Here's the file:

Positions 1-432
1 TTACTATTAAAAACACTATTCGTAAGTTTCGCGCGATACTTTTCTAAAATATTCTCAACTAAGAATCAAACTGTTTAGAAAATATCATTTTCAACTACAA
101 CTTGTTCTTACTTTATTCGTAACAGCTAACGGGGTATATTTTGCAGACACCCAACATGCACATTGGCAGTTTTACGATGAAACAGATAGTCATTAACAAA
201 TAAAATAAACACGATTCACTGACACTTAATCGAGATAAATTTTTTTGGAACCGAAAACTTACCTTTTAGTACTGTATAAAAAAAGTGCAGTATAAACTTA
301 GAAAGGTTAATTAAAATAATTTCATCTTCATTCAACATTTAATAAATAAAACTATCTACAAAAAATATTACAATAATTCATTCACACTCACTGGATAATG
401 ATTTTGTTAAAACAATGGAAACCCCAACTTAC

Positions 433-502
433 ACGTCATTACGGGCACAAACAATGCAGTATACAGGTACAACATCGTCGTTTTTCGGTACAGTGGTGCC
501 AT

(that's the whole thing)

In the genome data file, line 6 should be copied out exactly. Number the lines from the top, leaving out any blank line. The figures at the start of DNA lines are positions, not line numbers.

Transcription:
401 ATTTTGTTAAAACAATGGAAACCCCAACTTAC